Friends and family of popular Oakham man help hospital in his memory

Luke's family handing over a cheque for �5000 to staff from the Addenbrooke's Hospital, Neuro Critical Care Unit. Submitted.
Luke's family handing over a cheque for �5000 to staff from the Addenbrooke's Hospital, Neuro Critical Care Unit. Submitted.

Kind friends and family of an Oakham man who died after being diagnosed with a brain tumour have come together to raise thousands of pounds for a hospital which cared for him during his final days of his life.

Luke Arnold died on January 12 after a late diagnosis of a glioblastoma brain tumour just before Christmas last year.

Following the diagnosis of his condition, Luke, 27, who lived and worked in Oakham for most of his life, was cared for at Peterborough City Hospital where he was placed in an induced coma after suffering a seizure and then at the Addenbrooke’s Hospital, Neurocritical Care Unit in Cambridge.

Luke’s mum, Fiona Arnold, and the rest of his family were so touched by the care he was given at the unit that they were inspired to raise £5,000 for it and the Addenbrooke’s Brain Tumour Research Fund (ABTRF). a charitable arm of the hospital, which is conducting brain tumour research.

And during the summer, Luke’s former colleagues are raising cash for the unit and the fund by taking part in a series of challenges.

The former University of Lincoln student worked as a web developer at Intercity Technology, an IT solutions specialist based in Oakham, and his friends at the firm are aiming to raise £5,000 for the unit and the ABTR by completing, The Wolf Run, a 10k off-road run featuring obstacles at Stanford Hall estate, Leicestershire on June 3 and a 18k hike from Hathersage to Edale in the Peak District the following weekend.

What’s more, Luke’s girlfriend, Keera Green, held a coffee morning and cake sale at her workplace. One Call Services in Oakham, 
which raised £750 for the hospital.

Fiona paid tribute to the staff at the unit and said that the family were determined to help it continue to support people in the future and to find new treatments for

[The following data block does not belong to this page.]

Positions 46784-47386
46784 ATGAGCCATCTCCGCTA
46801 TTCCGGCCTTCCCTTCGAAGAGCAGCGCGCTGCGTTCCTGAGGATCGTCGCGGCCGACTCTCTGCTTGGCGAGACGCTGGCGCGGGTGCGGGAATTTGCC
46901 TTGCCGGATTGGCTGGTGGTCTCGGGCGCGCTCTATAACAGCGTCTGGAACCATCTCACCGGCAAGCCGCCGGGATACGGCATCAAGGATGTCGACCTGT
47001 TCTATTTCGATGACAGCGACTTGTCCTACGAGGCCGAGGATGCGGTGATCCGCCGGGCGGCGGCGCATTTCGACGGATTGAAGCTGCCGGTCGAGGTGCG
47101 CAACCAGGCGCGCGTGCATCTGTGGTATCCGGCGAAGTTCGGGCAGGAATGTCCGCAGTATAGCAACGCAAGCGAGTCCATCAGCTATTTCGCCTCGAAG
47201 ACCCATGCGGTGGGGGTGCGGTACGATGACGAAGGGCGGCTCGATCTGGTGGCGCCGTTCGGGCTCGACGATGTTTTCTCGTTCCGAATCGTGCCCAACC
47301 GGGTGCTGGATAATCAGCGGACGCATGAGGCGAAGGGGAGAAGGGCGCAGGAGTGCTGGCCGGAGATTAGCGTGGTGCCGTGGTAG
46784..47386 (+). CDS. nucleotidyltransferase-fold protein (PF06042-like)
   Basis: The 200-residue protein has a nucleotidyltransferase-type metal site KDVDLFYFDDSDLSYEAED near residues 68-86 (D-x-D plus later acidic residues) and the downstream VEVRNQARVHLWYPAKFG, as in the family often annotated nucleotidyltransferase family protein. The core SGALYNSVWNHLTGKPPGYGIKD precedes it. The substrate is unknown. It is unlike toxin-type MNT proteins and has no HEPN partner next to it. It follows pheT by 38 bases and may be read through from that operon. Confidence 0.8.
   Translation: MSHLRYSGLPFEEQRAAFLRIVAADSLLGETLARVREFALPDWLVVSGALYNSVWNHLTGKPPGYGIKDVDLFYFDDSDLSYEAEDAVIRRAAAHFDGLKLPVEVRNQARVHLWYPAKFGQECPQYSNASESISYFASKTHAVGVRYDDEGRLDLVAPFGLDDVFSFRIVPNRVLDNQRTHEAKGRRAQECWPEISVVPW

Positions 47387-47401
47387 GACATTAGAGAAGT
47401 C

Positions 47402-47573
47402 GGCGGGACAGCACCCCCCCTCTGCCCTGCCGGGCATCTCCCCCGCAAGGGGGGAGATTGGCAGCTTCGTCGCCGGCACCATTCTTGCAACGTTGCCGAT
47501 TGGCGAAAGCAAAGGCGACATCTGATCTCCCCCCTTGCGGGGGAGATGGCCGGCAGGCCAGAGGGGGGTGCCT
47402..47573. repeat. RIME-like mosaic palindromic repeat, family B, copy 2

glioblastoma brain tumours.

She said: “They gave him round-the-clock care, they are just so dedicated.

“They couldn’t have done anything more than they did.

“It is just tremendous the care he was given.

“I feel like it is somewhere people can go to get the best treatment. We were very pleased that he was referred to a hospital that has such good facilities.”

Luke, who is a former Rutland County College and New College Stamford pupil, 
used to work at Lands’ End outlet store in Oakham when he was a student and the business has donated £500 to the unit.

Intercity also held a fundraising day at its offices last week, that included a cake sale which included donations from Fiona’s employers, Rutland Adult Learning and Skills Service,

A spokesman for Intercity Technology, Christina Pendleton, said that Luke was a “much loved” member of the team and that staff are taking part in the challenges in recognition of the care he received during his short illness.

Bronte Graver, a spokesman for Addenbrooke’s Hospital, said: “We are hugely grateful for the kind donations made by Luke’s family and friends. He was clearly much loved. The incredible amount will support patients being treated on the Neurocritical Care Unit and research into Glioblastoma here at Addenbrooke’s.”

Fiona, who works as a workplace engagement officer at Rutland Adult Learning and Skills Service, explained that friends and family of Luke will continue to raise cash for the hospital.

“It was too late for Luke, but we could help other people in the future,” Fiona, 49, said.

The family will be continuing their fundraising for the hospital, when Imogen and Luke’s other two sisters, Lydia, 21, and Molly,aged 22, complete the Race for Life at Burghley House on June 4.

Elizabeth Rose Woolley, who was a close friend with Luke while he was at university, is also taking part in the Wakefield Half Marathon on June 18 to raise cash for Headcase, which researches cures for the most common forms of brain tumours.